The government’s inhuman treatment of migrant laborers during the prolonged lockdown and the meagre doles to those millions who have lost livelihoods, in contrast to generous bailouts to the billionaires also revealed the DNA of this ultra right wing regime.
Import of the electoral battle
Despite garnering only 37 percent of the popular votes, the brute majority of the BJP in the parliament has facilitated all the sweeping constitutional and legal amendments. Particularly, in the second term of the Modi government as it has added to his parliamentary strength.
In this backdrop, many participants cautioned against ideological or practical scepticism to electoral politics as it would be suicidal for the farmers and workers as well as Dalits and Adivasi masses to ignore the battle at the hustings. Import of battle for Bengal is now being appreciated beyond its borders as struggling farmers of Punjab and Haryana who have seized Delhi darbar against pro-corporate farm laws.
“They are wary of BJP-RSS takeover here and urged us to put up a spirited resistance as they have done,” a speaker who had visited farmers at Singhu and Tikri border to Delhi, said. Echoing the spirit, many felt that there is no Chinese wall between the sustained mass movements and electoral battles.
Others noted the Sangh Parivar’s sinister game to appropriate Bengal’s departed icons like Rabindranath Thakur, Swami Vivekananda and Netaji Subhas Bose at one hand and attacks on living conscience-keepers like Amartya Sen on the other. While rejecting any provincial or regional chauvinism over Bengali identity and culture, some spoke on the need for resistance to BJP-RSS move to impose Hindi-Hindu-Hindustan project on states outside Hindi heartland.
But which forces to vote for in Bengal?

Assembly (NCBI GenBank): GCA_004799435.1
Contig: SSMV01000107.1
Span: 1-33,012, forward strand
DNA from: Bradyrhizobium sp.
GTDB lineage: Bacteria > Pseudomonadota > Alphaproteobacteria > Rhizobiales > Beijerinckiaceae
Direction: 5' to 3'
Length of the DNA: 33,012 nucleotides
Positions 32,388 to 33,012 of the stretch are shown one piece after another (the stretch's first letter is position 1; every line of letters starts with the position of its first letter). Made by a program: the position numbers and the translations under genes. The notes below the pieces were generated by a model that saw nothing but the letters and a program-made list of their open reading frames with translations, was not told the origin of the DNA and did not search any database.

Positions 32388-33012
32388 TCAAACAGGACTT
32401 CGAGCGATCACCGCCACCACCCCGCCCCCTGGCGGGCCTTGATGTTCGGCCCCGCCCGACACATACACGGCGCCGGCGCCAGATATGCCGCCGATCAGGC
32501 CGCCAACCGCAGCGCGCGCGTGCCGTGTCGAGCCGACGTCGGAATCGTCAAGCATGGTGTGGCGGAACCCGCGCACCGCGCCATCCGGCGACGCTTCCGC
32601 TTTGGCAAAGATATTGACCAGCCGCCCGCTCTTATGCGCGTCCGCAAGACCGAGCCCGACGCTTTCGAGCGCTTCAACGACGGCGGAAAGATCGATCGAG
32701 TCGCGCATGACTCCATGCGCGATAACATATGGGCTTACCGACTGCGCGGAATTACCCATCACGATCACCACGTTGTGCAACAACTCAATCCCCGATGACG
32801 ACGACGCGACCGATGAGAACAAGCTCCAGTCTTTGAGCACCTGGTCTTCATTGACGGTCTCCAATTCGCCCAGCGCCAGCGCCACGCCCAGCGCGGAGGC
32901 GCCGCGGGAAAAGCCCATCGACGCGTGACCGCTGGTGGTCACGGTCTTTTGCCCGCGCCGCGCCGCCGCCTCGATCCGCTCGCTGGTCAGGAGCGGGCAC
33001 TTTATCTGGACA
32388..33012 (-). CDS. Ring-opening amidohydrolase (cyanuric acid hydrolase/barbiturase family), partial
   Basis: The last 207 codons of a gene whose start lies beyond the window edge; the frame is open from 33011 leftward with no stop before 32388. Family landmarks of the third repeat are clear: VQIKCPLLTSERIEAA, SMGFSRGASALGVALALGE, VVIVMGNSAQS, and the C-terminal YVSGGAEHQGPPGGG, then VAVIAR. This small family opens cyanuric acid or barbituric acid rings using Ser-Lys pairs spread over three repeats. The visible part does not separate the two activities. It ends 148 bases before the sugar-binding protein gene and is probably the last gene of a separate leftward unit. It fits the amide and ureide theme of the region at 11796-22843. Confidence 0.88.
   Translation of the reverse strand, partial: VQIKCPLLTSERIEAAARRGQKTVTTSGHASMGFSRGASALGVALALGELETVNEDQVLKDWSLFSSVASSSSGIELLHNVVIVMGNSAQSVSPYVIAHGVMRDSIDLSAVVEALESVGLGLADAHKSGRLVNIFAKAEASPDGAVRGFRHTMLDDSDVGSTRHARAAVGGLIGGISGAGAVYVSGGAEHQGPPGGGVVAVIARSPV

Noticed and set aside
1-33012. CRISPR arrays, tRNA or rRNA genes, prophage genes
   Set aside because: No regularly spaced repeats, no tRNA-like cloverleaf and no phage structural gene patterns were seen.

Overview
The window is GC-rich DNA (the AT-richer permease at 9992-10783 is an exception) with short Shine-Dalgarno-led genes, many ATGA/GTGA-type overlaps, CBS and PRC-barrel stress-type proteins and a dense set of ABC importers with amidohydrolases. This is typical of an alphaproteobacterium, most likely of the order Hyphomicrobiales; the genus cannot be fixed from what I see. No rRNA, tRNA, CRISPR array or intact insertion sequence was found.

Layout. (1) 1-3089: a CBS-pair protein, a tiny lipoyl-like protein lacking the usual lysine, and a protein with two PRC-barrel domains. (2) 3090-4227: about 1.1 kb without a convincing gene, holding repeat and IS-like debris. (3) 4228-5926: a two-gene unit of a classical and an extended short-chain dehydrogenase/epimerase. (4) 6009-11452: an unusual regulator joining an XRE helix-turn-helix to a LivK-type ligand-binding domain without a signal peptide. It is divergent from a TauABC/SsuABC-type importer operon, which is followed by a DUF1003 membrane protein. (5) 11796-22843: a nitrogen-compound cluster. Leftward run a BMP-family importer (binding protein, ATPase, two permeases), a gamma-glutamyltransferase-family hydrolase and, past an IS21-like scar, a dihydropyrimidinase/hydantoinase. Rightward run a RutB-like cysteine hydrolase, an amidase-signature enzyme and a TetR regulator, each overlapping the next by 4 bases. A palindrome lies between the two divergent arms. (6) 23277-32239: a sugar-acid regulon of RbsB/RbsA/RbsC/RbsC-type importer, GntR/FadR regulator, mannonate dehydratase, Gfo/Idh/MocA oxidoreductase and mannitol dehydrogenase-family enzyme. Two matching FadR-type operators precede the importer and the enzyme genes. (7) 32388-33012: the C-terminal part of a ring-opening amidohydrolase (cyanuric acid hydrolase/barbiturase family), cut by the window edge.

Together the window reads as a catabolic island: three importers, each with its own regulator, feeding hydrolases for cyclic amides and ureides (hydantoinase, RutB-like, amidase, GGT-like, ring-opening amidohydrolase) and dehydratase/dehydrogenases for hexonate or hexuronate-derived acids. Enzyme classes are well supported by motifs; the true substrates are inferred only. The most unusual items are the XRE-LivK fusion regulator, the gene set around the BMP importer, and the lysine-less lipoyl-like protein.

Danger of fascism notwithstanding, the tricky question of vote to non-BJP parties is yet to be resolved when the incumbent TMC and Left Front-Congress combine are still at loggerheads. While a good section of activist milieu and larger public opinion is worried about the advantage to BJP in a multi-pronged fight, strong misgivings about both LF & TMC dispensations has remained another big divider.
Noting that reality, the resolution blamed the anti-people misdeeds of non-BJP ruling parties in states including violation of democratic norms, human rights, abuse of state power as well as corruption and administrative failures to deliver to the commoners for the advent of the fascist forces. It particularly named the decade-long TMC rule in this context while some participants wanted to include the three decades of the CPM-led LF rule in the same account. Others pointed to the role of non-BJP parties in communalising politics and social fabric that has triggered unprecedented numbers of riots in the last decade .
Delving into the dilemma over the imminent danger of BJP takeover and sordid records of non-BJP rulers, many speakers suggested a middle road by asking voters to go for the best possible challenger to the BJP in each constituency. Others wanted to build public pressure on non-BJP parties to ensure an ‘one-to-one’ fight against the hegemon. Organisers admitted that people would certainly ask for the alternative to the BJP but felt it would be premature to formulate a position on it as the political equations are yet to take shape.
Pending that eventuality, the campaign must widen its social base by including Dalit, Muslim and Adivasi groups in districts. Speakers of different age groups shared this urge to augment the collective outreach efforts, especially among the youth who had largely voted for Modi in 2014 and 2019. The forum has planned to hold a big rally in Kolkata on March 10 after the first round of its campaign in districts.